The PELs are established at levels generally believed to ensure that nearly all workers will not suffer adverse health effects, even though they may be exposed daily to these levels in the workplace.

Exposure levels above the PEL are considered potentially harmful, and the law requires that employers ensure that employees are never exposed to levels over the PELs.

The current federal and state airborne PEL for cadmium is 5.0 micrograms per cubic meter of air (5.0 ) g/m3), calculated as an eight-hour time-weighted average.

In 1993, Washington adopted detailed safety and health requirements for protecting employees from overexposure to cadmium.

The rules are in the Washington Occupational Health Standards at WAC 296-62-074 (for general industry) and in the Safety Standards for Construction at WAC 296-155-174 (for construction).

The Washington airborne PEL for cobalt is 50 micrograms per cubic meter of air (50 g/m3), calculated as an eight-hour time-weighted average.

General health standards require ventilation and respiratory protection where overexposures to cobalt exist.

The American Conference of Governmental Industrial Hygienists has concluded that workplace exposures should not exceed 20 g/m3, calculated as an eight-hour time-weighted average (TWA).

A recent study by the University of British Columbia and a report published by the University of Washington each concluded that the existing PEL for cobalt should be lowered at least to 20 g/m3 (TWA), and preferably to 5-10 g/m3 (TWA), to provide adequate protection for workers exposed to cobalt in the form of hard metal. Employers are not required to control cobalt exposures any lower than the 50 /m3 PEL, but it is prudent to do so.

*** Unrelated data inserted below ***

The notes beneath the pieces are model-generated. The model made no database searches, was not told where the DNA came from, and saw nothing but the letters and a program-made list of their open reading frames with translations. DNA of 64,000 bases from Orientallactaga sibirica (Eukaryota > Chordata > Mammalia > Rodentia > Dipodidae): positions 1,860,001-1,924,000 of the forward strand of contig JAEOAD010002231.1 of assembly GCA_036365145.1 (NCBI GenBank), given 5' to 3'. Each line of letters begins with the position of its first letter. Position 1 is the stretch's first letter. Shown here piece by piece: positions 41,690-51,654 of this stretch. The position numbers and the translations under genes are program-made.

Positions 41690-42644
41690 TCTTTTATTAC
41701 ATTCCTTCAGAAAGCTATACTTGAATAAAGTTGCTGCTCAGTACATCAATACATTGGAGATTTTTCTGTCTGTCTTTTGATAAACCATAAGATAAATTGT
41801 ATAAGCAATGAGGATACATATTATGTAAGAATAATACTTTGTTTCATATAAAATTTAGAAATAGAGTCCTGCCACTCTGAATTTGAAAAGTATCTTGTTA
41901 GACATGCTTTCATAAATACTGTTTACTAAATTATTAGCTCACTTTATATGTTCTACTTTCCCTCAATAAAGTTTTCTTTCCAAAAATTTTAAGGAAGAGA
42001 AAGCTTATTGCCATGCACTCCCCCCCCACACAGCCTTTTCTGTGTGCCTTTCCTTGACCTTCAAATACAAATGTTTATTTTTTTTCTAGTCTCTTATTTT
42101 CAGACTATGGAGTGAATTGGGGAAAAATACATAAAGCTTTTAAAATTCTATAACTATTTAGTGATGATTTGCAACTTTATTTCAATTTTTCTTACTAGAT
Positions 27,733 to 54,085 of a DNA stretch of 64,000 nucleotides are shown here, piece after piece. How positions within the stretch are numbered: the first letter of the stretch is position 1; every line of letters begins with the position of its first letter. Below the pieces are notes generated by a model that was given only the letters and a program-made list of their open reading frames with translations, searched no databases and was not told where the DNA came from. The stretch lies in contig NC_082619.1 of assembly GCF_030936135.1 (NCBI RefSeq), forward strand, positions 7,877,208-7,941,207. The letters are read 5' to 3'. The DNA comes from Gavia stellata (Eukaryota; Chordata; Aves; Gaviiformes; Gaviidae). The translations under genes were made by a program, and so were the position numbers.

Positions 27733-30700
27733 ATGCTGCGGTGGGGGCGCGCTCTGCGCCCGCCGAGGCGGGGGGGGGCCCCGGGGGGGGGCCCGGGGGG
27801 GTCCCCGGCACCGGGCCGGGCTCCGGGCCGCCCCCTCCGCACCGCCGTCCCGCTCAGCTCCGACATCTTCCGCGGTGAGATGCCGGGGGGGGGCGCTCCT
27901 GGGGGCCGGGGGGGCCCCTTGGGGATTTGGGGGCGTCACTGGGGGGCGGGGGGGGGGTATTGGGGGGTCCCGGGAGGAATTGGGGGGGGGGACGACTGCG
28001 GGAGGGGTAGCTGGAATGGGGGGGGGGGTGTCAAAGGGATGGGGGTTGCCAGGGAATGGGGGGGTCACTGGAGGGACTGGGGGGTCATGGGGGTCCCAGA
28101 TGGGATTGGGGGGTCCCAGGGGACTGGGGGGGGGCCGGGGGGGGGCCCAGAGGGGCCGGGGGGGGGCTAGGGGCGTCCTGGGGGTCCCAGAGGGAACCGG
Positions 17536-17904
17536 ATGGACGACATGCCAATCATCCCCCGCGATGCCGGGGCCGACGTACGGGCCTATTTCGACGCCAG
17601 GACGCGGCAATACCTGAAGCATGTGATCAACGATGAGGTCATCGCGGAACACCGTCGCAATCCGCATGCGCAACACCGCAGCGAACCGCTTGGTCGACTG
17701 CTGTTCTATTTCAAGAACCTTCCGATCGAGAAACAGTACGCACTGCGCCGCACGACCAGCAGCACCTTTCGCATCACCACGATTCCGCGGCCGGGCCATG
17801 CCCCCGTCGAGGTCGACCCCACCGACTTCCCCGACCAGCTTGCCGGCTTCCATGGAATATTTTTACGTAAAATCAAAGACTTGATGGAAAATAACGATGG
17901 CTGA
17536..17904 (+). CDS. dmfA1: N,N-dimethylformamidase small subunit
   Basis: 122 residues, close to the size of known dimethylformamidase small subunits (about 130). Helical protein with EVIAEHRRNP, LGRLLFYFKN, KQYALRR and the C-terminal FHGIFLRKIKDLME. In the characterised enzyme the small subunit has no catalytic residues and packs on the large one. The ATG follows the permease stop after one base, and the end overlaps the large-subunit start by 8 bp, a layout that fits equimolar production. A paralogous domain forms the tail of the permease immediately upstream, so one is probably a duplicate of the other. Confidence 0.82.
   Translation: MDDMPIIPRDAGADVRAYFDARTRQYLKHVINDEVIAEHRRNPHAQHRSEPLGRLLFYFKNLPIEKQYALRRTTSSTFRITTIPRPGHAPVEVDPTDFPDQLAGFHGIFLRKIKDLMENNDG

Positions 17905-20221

Q: How do I monitor or assess if hard metal workers are being overexposed to cadmium or cobalt?

A: First, be sure you know of all operations where cadmium containing solders are used.

Identify any operations where tools with hard metal tips/ parts (containing cobalt) or with metals containing cadmium are being finished or reconditioned through processes such as brazing, welding, grinding, filing or sandblasting.

If you are not sure whether cadmium or cobalt exists in your workplace, check the Material Safety Data Sheets (MSDS) that must be provided by manufacturers of materials containing hazardous ingredients.

If you identify operations that could lead to cadmium exposures, initial monitoring of the air breathed by exposed workers is required. If you think cobalt exposures are possible, you are required to make sure cobalt exposures do not exceed the PEL. Compliance with this requirement can only be confirmed with air monitoring.

When monitoring for cobalt, one should also monitor for cadmium, because cadmium overexposures have been documented even when cadmium containing solders were not being used.

Monitoring, sample analysis, and interpretation of monitoring data is a specialized technical process that may be conducted by company hygiene professionals, hired safety and health consultants, or government or university occupational health consultants. Government or university hygiene consultants may provide initial monitoring free of charge, especially to small employers.